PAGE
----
Merck Manual

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Trauma of the Spinal Column and Cord

By

William B. Thomas

, DVM, MS, DACVIM (Neurology), Neurology and Neurosurgery, Department of Small Animal Clinical Sciences, University of Tennessee

Last full review/revision Oct 2013 | Content last modified Oct 2013
Topic Resources

Acute spinal cord injuries are commonly associated with spinal fracture or luxation. Common causes in dogs and cats are automobile accidents, bite wounds, and gunshot wounds. Falls are common causes in horses. Cattle are susceptible to injuries from breeding. Pathologic fractures are common in cattle, sheep, and pigs with malnutrition or vertebral osteomyelitis. Damage to the spinal cord is caused not only by the primary mechanical injury but also as a result of secondary pathologic changes, including edema, hemorrhage, demyelination, and necrosis. These secondary changes are due to biochemical factors, including the release of free radicals, leukotrienes, and prostaglandins that cause further injury to nervous tissue and compromise blood flow to the spinal cord.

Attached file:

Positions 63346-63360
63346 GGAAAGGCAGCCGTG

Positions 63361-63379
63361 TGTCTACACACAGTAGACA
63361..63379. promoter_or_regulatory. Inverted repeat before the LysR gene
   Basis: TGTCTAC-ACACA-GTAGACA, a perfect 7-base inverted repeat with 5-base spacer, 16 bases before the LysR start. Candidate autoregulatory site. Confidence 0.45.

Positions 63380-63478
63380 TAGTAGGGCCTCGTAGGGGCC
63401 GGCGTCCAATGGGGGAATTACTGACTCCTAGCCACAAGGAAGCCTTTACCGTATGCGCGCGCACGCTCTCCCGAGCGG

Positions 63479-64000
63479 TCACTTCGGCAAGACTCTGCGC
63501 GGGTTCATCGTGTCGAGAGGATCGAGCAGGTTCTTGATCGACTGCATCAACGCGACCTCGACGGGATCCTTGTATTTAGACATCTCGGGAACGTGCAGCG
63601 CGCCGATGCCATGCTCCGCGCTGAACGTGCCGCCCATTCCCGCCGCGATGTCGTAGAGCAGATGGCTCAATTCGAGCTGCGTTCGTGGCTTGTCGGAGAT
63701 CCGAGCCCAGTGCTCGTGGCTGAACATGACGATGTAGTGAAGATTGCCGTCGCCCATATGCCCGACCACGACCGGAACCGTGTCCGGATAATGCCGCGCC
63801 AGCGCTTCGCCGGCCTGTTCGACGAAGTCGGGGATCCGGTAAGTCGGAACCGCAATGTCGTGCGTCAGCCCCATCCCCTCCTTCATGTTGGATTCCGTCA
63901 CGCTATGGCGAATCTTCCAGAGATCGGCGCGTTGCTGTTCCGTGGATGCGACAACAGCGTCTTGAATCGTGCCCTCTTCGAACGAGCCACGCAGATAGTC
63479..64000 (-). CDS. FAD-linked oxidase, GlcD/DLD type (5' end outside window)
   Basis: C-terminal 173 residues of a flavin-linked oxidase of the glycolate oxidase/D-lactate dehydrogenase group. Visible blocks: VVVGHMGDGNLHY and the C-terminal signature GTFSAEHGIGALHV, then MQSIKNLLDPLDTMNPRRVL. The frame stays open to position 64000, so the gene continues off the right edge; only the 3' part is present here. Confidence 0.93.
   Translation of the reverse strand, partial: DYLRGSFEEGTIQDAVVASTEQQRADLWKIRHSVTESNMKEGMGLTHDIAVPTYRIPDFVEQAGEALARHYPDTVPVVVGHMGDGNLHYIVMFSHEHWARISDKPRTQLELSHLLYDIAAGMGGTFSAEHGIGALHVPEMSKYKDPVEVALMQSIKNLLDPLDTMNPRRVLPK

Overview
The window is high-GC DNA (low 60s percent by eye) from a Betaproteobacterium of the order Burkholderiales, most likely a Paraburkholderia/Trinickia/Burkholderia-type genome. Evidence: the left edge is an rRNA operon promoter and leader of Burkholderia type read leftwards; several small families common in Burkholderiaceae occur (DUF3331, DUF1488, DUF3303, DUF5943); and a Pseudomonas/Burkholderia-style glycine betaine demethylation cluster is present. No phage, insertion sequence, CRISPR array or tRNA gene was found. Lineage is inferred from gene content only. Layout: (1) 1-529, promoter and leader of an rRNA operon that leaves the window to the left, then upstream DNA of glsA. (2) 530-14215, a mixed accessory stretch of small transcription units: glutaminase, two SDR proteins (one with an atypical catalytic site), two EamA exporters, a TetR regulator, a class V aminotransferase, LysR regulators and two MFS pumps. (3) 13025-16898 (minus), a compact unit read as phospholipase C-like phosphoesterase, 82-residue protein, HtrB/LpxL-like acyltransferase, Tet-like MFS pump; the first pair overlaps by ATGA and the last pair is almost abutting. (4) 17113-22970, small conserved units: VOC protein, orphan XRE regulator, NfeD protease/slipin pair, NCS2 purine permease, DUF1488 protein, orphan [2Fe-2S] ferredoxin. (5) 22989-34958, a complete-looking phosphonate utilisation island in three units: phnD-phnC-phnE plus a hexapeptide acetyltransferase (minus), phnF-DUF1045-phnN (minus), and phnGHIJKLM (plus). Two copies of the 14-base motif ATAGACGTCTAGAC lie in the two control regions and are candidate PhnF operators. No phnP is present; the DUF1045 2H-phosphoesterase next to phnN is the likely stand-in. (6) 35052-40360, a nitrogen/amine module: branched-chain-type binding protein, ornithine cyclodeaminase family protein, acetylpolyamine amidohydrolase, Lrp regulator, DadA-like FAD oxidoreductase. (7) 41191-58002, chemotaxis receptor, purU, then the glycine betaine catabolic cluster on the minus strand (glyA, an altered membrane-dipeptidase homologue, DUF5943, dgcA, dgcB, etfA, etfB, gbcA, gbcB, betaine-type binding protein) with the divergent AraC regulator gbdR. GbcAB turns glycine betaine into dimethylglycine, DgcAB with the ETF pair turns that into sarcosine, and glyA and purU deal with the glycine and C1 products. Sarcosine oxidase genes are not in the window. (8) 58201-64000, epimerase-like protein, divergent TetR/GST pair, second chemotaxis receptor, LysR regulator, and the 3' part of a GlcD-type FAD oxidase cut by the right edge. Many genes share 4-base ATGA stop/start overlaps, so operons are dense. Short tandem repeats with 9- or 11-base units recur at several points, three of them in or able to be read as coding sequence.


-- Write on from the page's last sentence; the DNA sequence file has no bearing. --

Signs of spinal trauma are typically acute and may progress in instances of unstable fractures or luxations. Severe thoracolumbar spinal cord injury may cause paraplegia with increased extensor tone in the thoracic limbs (Schiff-Sherrington phenomenon). Radiographs usually demonstrate vertebral fractures and luxations. However, in dogs with trauma, radiographs, compared with CT, reveal only ~75% of spinal fractures, so advanced imaging is indicated in animals with suspected spinal trauma and normal radiographs. Treatment with methylprednisolone may be helpful for animals with severe neurologic deficits if instituted within the first few hours of injury. One protocol is 30 mg/kg, IV, followed 2 hr later by 15 mg/kg, IV, followed 6 hr later by 15 mg/kg, IV, every 6 hr for a total of 24 hr of treatment. Dexamethasone is less effective and is associated with an increased risk of GI ulceration and pancreatitis. NSAIDs have minimal benefit in acute spinal cord injury and increase the risk of complications, especially if used in conjunction with corticosteroids. DMSO (0.5–1 g/kg/day of a 10%–20% solution, given slowly IV for 3 days) is recommended in horses with acute spinal cord injury. Animals with mild neurologic deficits often recover with 4–6 wk of cage or stall rest and analgesics. Surgical reduction and stabilization is indicated for unstable vertebral injuries causing severe neurologic dysfunction. The prognosis is guarded for recumbent horses and cattle. In animals that have lost deep pain perception caudal to the lesion, the prognosis for return of neurologic function is poor.

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